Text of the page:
Oct 1, 2010

Most of our articles detail attorney quality and how that can effect the outcome of an injury case. Little has been written anywhere about the quality of the client and the client's own effect on maximizing recovery.

In a nutshell, the outcome of case often turns on the quality of the person you are. Insurance companies and the lawyers they hire size you up through a mental checklist. After all, these cases are either going to be settled or they will be decided by a jury of folks who will decide what they think the injuries are worth. If you look like a straight-shooter and you fit the profile of a straight-shooter, you are much more likely to be perceived in that light--both by the insurance company and a possible jury. In that vein, the insurance company will have to settle with you for more, because they know they have little choice.

There are certain things that if you as a client can do, you stand to greatly improve your image as a client. Good clients get good recoveries. The following is a guide to helping you achieve that status.

1) Go To Your Primary Doctor For Treatment
This seems simple enough. And yet, it gets screwed up all the time. It probably is screwed up more often by lawyers who have no clue what they are doing. Sending you to some doctor that they feel they can control is a huge mistake. But, more importantly, the insurance company knows this little trick, and it looks bad.

Go to the same doctors for your neck pain following the crash that you would go to see for anything else. If you need a referral to a specialist, let your primary doctor send you there. It looks suspicious when a person gets a lawyer and a new doctor all in the same week following a car crash. If you are lucky enough to have a primary doctor, by all means use him!

2) Report Accurately To Doctors
...also seems simple, and yet, clients screw this up all the time. Don't tell your doctor that you were in a high speed massive crash, when the property damage was only $800. Don't tell your doctor that you were knocked unconscious when there is a paramedic report that says nothing of the sort. Don't tell your doctor that you suffered no prior neck injuries before the crash when you had a neck surgery 10 years earlier.

Understand that doctors write down what you tell them. So be honest, and know that if you aren't, you are going to be sorry.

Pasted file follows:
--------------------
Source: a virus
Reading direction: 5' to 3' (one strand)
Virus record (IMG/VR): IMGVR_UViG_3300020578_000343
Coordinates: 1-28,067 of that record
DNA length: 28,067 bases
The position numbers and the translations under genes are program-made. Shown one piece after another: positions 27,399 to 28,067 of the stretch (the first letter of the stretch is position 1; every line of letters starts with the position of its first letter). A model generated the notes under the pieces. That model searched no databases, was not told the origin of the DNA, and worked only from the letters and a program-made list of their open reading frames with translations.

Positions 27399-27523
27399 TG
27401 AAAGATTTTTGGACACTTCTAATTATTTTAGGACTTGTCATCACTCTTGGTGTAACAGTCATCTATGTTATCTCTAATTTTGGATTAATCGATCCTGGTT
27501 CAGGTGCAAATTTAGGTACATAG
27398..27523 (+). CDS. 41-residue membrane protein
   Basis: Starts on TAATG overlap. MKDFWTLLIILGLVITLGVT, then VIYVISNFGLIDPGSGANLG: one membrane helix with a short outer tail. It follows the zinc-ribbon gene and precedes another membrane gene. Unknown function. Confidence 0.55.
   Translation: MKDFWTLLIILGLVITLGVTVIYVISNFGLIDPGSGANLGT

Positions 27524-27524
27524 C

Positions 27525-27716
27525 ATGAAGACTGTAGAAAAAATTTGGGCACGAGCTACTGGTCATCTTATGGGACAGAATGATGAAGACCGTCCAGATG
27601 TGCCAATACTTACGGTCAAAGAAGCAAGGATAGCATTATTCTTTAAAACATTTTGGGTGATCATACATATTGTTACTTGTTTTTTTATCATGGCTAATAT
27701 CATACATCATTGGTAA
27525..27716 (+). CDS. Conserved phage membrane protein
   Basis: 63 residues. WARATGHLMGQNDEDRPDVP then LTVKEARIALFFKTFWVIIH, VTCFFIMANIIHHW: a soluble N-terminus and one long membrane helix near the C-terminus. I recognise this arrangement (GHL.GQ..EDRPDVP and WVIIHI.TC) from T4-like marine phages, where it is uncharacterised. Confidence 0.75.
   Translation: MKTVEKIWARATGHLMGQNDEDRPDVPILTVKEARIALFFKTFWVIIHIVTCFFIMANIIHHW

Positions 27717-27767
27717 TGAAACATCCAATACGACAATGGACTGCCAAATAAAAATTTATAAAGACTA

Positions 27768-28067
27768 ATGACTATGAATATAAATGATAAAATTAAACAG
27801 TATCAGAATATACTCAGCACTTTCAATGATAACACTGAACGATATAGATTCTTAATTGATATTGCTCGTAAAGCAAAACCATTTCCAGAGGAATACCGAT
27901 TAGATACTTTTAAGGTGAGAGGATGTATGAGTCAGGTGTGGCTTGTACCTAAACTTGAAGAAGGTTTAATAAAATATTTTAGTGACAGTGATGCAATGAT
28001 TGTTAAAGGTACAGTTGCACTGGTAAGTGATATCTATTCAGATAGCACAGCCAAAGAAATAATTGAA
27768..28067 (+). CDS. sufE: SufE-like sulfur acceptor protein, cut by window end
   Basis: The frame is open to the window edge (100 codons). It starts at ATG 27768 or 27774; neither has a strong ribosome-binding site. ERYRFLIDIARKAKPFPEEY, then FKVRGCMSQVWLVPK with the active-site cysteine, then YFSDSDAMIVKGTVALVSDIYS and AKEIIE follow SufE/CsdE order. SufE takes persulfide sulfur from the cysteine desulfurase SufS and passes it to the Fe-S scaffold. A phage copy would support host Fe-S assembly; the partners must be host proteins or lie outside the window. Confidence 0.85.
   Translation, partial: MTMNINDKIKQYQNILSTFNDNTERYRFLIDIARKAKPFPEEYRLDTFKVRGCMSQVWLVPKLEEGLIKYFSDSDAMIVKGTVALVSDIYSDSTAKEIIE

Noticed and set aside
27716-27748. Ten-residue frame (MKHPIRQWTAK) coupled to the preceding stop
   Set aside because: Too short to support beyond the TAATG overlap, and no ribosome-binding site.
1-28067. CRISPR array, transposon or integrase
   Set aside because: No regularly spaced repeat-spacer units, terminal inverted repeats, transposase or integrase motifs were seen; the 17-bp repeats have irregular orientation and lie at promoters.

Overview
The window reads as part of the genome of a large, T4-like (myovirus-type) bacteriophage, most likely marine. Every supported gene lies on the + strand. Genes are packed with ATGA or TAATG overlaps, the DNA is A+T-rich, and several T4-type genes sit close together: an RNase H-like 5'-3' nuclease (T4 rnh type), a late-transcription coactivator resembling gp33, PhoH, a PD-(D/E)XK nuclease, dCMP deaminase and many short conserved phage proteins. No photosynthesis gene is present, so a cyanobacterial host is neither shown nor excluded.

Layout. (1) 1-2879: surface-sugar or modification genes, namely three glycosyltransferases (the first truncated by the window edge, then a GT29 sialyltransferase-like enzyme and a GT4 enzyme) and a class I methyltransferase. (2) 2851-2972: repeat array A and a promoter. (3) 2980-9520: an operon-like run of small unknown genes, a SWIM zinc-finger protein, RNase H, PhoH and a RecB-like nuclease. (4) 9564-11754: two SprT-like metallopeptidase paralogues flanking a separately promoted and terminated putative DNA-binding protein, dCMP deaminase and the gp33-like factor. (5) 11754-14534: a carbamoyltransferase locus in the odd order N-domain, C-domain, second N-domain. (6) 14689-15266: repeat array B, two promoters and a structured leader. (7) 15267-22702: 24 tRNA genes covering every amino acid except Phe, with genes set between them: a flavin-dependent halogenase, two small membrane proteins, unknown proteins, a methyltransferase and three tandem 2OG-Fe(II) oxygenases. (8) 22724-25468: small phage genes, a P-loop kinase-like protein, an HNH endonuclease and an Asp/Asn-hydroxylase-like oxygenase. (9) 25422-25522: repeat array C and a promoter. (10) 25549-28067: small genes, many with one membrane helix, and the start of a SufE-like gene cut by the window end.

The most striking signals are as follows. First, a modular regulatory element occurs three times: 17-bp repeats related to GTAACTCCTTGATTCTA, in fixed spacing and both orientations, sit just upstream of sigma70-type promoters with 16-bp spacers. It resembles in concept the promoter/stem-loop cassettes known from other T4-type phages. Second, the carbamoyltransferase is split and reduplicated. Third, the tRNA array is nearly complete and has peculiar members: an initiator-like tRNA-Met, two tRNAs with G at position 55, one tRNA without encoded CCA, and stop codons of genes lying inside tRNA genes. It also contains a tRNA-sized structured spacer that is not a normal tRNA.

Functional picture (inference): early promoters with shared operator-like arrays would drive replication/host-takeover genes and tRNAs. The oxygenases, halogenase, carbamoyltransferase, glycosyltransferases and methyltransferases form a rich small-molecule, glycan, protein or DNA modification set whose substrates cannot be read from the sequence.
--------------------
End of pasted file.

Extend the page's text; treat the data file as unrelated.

3) Avoid Over-Treating
You might say, "well I'm not a doctor, how do I know if I'm over-treating?" But you don't have to be a doctor to know this stuff. The reality is there is still a smell test that normal people can appreciate. If you have been seeing a physical therapist/chiropractor/massage therapist weekly or more for more than 6 months, guess what? Yes, ten day old fish.

Watch out for too much alternative treatment. It generally looks bad to juries and certainly to insurance companies.

4) Pay for Your Care Through Health Insurance Not Liens
There are actually medical clinics in Colorado that put out brochures that they proudly display in their offices telling patients that they can maximize their recovery by NOT using health insurance and instead running your medical care on lien to be paid back from settlement proceeds at the end of your case. Wrong...Wrong...WRONG!!!

If you have health insurance, Kaiser HMO, Medicare, or Medicaid, by all means use it to pay for your medical treatment. Signing a lien to have your medical care paid off from your settlement is an absolutely last resort to get care. Liens looks suspicious to insurance companies and it makes the doctors interested parties in the outcome of your case, and it looks really bad to juries.

5) Be Reasonable With Your Expectations
Having a neck strain that makes you stiff and sore is not a million dollar case. Having a knee surgery because of a t-bone collision is probably not a $200,000 case. Just because it happened to you doesn't mean a jury is going to give you more. Being reasonable with your expectations is critical to being able to carefully consider settlement offers.

Believe it or not, unreasonable expectations will actually get you less money in the end. When clients start digging in their heels and won't budge from their unrealistic expectations, insurance companies react and dig in their heels too. These positional tactics ultimately mean that the insurance company will not push the boundaries of their limits as they otherwise would if there was a realistic opportunity to get a case settled.

At Anderson Hemmat we want to prepare and educate our clients about the process of recovering from injuries sustained through no fault of their own. Part of that preparation is helping our clients understand the way that insurance companies think about and evaluate their cases. This understanding helps our clients be better clients and ultimately helps them to maximize their recovery.


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